Lecture 1 Introduction

Gang He

August 22, 2022

US passed historical climate bill

How to evaluate its impact to the emission reduction?

Why EST603?

  • Quantitative skills/tools
    • Research
    • Jobs
  • Evidence based energy/environmental policy making



  • Energy systems
    • Data
    • Economics
    • Technology
    • Supply
    • Demand
    • Power
  • Tools/skills

    • Data analysis

    • Economic analysis

    • Life cycle analysis

    • Energy-economy-environment (nexus)

Start with two quotes

George Box:

All models are wrong, but some are useful.

Albert Einstein:

Everything should be made as simple as possible, but not simpler.

What is energy systems analysis

We also call it energy modeling, using computing models to simulate, design, and operate energy systems. Answering questions such as:

  • What will be our energy demand?
  • What technology to invest to satify that demand?
  • What infrastructure do they require?
  • Where/when should we build?
  • What are the environmental/climate impacts?
  • How much will it cost?

Why models

  • Prediction/Projection
  • Simulation
  • Optimization
  • Control
  • Stochastic/dynamic
  • Policy: Scenarios

Models help us think

Modeling is hard


  • Risk: System structural change could break our core data and assumptions that are based on historical experience. Example: shale gas revolution.

  • Uncertainty: The exact timing and character of pivotal events and technology changes is unpredictable. Example: renewables cost changes, fussion.

Why: energy systems are complicated

The Energy Trillemma: Balancing trade-offs

Energy security: Ensure reliable energy supply

Energy equity: Provide universal access to reliable, affordable, and abundant energy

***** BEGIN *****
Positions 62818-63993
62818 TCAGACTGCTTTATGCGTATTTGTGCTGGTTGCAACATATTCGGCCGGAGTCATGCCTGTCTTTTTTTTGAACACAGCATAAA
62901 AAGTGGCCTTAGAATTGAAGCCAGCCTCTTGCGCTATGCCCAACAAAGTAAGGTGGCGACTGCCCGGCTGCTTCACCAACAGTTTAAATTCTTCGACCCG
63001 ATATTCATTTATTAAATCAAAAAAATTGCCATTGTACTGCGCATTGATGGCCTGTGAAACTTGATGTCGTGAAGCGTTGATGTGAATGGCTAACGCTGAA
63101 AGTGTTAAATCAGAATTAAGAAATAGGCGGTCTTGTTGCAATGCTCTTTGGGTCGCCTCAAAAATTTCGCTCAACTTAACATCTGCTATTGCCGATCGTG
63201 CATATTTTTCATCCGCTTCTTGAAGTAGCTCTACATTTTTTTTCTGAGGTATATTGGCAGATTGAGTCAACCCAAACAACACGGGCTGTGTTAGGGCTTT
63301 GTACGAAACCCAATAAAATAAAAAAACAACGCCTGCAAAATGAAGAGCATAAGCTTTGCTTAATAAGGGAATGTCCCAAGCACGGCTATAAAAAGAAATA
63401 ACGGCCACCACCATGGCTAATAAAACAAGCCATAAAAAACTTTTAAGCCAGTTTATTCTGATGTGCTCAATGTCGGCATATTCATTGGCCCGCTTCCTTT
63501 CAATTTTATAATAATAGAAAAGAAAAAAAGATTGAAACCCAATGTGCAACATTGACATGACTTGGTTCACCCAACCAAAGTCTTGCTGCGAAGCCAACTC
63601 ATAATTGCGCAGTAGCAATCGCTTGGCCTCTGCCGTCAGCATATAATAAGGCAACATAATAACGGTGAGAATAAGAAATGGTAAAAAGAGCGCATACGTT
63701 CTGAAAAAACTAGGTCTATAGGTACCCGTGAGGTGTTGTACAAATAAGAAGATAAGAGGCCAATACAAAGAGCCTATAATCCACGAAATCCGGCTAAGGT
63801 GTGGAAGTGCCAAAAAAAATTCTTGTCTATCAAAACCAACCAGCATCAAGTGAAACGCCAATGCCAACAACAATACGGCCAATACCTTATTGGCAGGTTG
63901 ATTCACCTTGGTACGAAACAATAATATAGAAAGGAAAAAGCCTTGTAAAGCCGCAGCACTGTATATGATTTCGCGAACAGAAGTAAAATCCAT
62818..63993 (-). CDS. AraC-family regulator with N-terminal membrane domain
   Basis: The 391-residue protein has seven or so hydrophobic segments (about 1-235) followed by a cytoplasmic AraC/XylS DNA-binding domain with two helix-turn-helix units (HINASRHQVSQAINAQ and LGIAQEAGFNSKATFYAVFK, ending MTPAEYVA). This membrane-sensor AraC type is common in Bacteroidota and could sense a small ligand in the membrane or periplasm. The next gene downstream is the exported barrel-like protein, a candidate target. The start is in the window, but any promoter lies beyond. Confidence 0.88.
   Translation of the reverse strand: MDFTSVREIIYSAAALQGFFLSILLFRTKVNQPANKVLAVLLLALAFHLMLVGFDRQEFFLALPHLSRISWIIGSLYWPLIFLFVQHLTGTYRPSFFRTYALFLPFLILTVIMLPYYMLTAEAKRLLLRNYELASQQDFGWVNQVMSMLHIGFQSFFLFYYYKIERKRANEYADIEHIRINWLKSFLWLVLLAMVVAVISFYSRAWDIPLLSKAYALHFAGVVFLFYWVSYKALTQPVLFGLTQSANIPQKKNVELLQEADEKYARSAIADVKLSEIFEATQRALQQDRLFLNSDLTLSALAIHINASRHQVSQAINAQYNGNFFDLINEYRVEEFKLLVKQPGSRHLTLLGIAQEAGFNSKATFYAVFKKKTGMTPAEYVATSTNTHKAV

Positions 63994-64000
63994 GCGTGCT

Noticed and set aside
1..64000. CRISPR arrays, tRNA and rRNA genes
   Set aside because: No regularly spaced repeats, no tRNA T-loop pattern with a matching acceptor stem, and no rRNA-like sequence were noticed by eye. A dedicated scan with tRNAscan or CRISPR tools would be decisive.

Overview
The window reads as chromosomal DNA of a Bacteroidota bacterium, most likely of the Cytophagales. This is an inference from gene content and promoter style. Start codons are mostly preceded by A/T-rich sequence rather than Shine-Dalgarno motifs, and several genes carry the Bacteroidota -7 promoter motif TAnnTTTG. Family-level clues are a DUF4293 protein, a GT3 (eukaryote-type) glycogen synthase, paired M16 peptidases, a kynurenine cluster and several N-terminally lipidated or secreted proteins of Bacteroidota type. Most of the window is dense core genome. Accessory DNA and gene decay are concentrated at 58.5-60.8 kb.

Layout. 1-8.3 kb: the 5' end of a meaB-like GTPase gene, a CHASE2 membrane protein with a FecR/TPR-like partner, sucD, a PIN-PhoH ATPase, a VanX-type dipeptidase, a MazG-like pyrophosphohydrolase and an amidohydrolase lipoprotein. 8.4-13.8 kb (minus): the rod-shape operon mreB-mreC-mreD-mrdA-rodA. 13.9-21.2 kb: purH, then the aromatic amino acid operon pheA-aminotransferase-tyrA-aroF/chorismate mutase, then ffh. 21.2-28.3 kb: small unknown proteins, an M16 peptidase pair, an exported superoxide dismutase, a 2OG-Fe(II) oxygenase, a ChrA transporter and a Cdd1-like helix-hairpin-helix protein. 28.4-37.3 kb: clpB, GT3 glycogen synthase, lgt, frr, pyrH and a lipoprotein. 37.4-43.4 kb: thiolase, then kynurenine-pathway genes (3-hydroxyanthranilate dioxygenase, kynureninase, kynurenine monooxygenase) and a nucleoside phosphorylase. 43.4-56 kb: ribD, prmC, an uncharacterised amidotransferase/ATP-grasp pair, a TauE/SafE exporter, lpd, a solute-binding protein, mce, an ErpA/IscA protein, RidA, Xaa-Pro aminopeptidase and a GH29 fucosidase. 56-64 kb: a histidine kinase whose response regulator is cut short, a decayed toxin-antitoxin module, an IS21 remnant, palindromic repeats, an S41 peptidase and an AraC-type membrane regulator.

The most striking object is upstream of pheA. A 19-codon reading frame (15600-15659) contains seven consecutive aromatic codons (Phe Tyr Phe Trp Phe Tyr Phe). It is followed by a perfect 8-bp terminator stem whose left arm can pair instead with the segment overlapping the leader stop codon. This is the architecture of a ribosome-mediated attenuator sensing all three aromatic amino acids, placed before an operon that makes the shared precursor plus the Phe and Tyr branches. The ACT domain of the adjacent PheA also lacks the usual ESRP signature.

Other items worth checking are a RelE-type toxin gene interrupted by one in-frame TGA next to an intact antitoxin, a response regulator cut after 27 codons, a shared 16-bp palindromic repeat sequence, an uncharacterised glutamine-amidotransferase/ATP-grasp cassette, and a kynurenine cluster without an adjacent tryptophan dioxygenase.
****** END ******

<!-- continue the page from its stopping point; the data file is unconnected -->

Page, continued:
Environmental Sustainability: Avoid environmental harm or climate impact

Those goals sometimes conflict with each other, and decisions has to make trade-offs between them

Energy, economy, and environment

Economy: Decent living? Growth? Degrowth?

Environment: Emissions, ecosystems constraints/goals

Energy: Work within constraints

Energy great achievement

Energy grand challenges: SDGs

Energy grand challenges: net-zero

Modeling can be useful/insightful (an example)

  • Build the structure
  • Demonstrate the relation
  • Visualize the changes
  • Inform the impacts

Renewables are achieving grid parity: a structural change

Implications are profound

End with two quotes

Bill Hogan:

It is not the individual results of a model that are so important; it is the improved user appreciation of the policy problem that is the greatest contribution of modeling.

Huntington, Weyant, Sweeney “Modeling for insights, not numbers”:

The primary goal of policy modeling should be the insights quantitative models can provide, not the precise-looking projections –i.e. numbers – they can produce for any given scenario.


Grant, Neil, Adam Hawkes, Tamaryn Napp, and Ajay Gambhir. 2021. “Cost Reductions in Renewables Can Substantially Erode the Value of Carbon Capture and Storage in Mitigation Pathways.” One Earth 4 (11): 1588–1601. https://doi.org/10.1016/j.oneear.2021.10.024.
He, Gang, Jiang Lin, Froylan Sifuentes, Xu Liu, Nikit Abhyankar, and Amol Phadke. 2020. “Rapid Cost Decrease of Renewables and Storage Accelerates the Decarbonization of China’s Power System.” Nature Communications 11 (1): 2486. https://doi.org/10.1038/s41467-020-16184-x.
Hogan, William W. 2002. “Energy Modeling for Policy Studies.” Operations Research 50 (1): 89–95. https://doi.org/10.1287/opre.
Huntington, Hillard G, John P Weyant, and James L Sweeney. 1982. “Modeling for Insights, Not Numbers: The Experiences of the Energy Modeling Forum.” Omega 10 (5): 449–62. https://doi.org/10.1016/0305-0483(82)90002-0.
IEA. 2021. “Net Zero by 2050.” International Energy Agency.
IRENA. 2021. “Renewable Power Generation Costs in 2021.” Abu Dhabi: International Renewable Energy Agency. https://www.irena.org/publications/2022/Jul/Renewable-Power-Generation-Costs-in-2021.